** Finding the balance has been a real struggle of late. This has been in my drafts for 10 days…**
I’m writing from the floor in the hallway of the college gym. Meghan’s swim team practices below. For hours. One day I will be able to drop her off and get a few things done. But, not yet. Not now.
I sit in the hall, out of view of my girl underneath. Out of view of her coaches who undoubtedly must think me paranoid. There isn’t another parent here. These are the big kids- 8th through 12th grade. And I’m not here because I don’t trust her. Quite the opposite. I sit here for the unpredictable. For the moments that take us from 0 to 180 in the blink of an eye. And even as I recognize that emergencies happen to anyone. At any time. I am here. Because history, track record, can not be erased or forgotten. I will pull away, slowly.
In the mean time I FINALLY got all my classes together, up and running, and pretty organized. Formative assessment is in place. Lessons are polished up, and I can take the 50 minutes each week that I see the 575 or so chilren as seriously as I like to.
Which is timely because it fell right into High School application season. Yes, season. 30 years ago this was not even a process. Now it’s an ordeal. These are tests to take for every type of school one is interested in. There are then scholarship tests to try to pay for the non- public ones. Open houses, “shadowing” appointments, where she goes to the school for the day to “see.”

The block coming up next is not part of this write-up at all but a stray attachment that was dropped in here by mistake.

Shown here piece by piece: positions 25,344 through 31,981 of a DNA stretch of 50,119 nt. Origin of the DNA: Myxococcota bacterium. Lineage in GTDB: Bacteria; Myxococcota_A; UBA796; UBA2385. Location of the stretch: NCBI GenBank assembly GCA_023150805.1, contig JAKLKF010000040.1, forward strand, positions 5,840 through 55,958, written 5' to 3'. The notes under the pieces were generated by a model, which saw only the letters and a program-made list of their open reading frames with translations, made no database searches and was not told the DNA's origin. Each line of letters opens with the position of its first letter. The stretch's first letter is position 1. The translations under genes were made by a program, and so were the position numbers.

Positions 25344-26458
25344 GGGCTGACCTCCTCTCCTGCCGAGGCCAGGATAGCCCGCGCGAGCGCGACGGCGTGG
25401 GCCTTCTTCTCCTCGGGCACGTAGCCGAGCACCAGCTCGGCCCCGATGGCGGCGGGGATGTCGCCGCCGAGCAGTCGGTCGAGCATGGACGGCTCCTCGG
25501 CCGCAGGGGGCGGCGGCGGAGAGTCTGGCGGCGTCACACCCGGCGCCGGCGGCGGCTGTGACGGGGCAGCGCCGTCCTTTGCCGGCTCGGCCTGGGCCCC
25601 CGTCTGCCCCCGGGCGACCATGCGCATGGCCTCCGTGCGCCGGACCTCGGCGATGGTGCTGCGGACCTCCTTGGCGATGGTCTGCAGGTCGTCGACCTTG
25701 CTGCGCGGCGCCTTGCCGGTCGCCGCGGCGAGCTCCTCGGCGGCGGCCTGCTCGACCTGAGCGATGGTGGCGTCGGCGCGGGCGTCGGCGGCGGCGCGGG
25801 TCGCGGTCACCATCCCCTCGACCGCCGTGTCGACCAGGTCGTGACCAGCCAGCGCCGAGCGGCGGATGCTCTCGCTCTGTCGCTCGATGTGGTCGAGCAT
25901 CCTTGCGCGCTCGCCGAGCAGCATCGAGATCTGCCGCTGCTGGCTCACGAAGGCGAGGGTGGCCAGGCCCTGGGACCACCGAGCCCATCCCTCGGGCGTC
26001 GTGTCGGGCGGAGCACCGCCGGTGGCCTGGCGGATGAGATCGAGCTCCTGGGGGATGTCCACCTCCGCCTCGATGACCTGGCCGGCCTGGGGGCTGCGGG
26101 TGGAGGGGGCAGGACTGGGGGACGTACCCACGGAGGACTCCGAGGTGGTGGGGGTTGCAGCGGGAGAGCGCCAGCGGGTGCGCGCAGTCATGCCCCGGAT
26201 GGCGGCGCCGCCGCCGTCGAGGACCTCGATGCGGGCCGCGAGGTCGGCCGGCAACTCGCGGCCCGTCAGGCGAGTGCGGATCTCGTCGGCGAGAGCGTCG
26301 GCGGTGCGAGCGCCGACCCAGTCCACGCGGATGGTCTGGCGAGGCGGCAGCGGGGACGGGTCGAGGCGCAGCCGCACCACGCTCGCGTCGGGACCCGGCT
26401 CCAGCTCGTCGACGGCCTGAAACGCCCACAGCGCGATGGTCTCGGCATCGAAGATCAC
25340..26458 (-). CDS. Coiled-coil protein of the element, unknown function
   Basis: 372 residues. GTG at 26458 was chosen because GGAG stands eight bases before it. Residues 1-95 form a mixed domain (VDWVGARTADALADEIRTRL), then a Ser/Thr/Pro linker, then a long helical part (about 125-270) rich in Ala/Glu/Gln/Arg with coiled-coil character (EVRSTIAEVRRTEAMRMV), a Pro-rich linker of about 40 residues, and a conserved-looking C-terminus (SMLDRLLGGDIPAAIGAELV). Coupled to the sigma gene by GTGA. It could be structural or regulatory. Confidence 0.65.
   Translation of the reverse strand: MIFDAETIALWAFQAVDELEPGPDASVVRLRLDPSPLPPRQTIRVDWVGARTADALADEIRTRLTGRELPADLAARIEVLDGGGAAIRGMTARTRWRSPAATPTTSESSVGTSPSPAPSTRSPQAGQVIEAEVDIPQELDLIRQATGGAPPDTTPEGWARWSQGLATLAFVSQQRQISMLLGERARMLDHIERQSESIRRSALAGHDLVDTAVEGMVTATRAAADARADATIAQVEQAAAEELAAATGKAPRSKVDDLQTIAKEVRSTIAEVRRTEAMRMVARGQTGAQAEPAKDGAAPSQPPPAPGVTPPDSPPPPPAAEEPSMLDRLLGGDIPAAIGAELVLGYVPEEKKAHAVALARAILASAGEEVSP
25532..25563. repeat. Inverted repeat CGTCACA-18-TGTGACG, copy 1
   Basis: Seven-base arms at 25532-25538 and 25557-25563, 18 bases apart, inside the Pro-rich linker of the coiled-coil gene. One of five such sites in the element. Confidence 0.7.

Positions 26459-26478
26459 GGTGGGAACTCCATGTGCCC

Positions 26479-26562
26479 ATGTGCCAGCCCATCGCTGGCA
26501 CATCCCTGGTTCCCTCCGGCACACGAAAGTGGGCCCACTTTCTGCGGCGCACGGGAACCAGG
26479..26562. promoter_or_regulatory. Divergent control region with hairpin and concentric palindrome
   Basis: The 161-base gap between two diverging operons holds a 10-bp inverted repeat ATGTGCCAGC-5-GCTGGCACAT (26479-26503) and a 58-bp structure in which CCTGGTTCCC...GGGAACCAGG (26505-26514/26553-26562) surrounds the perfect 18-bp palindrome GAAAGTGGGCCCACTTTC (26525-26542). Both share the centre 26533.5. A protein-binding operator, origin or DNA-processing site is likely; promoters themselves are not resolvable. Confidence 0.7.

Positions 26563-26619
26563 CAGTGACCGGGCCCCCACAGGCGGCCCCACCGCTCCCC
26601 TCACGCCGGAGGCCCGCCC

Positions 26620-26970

This all seems to culminate by some time in December and then be followed by 2 months of waiting. It’s amazing how much “hurry up and wait” there really is.
And I am left to sit here. Quietly. I will her body to do as she wants. I that the right high school for her, is the one she attends. And, I watch as 8th grade starts to pass by.
Your experiences shape you. Your disease doesn’t define you. But, in our case it provides, stamina, endurance. tenacity, grit, and a tendency to want to over-achieve. Not a terrible list of negatives.
“Normal” is a relative term, constantly changing. When we are on the brink of better health, we sometimes find ourselves guilty of waiting for the other shoe to drop. We are often guarded and on the defensive. It’s hard not to be.
This past month a former student buried his mother and father 2 weeks apart. He is Meghan’s age, and while he had step-siblings, he was the only child of his parents. I haven’t had him out of my mind much.
These warnings, these screenings, these appointments, these surgeries, at times leave me down. But, not for long. We’ve been ordered to be vigilant.
There are no promises.
Today bleeds into tomorrow. September just about swallowed up October. And October seems hungry for November.
Stop. Or at least pause. Enjoy the process, no matter how tedious or taunting it may seem.
Hug your family. Call your friends. Even if it’s only for 5 minutes. Send a text. Stay in touch.
And I, I will be working on taking my own advice!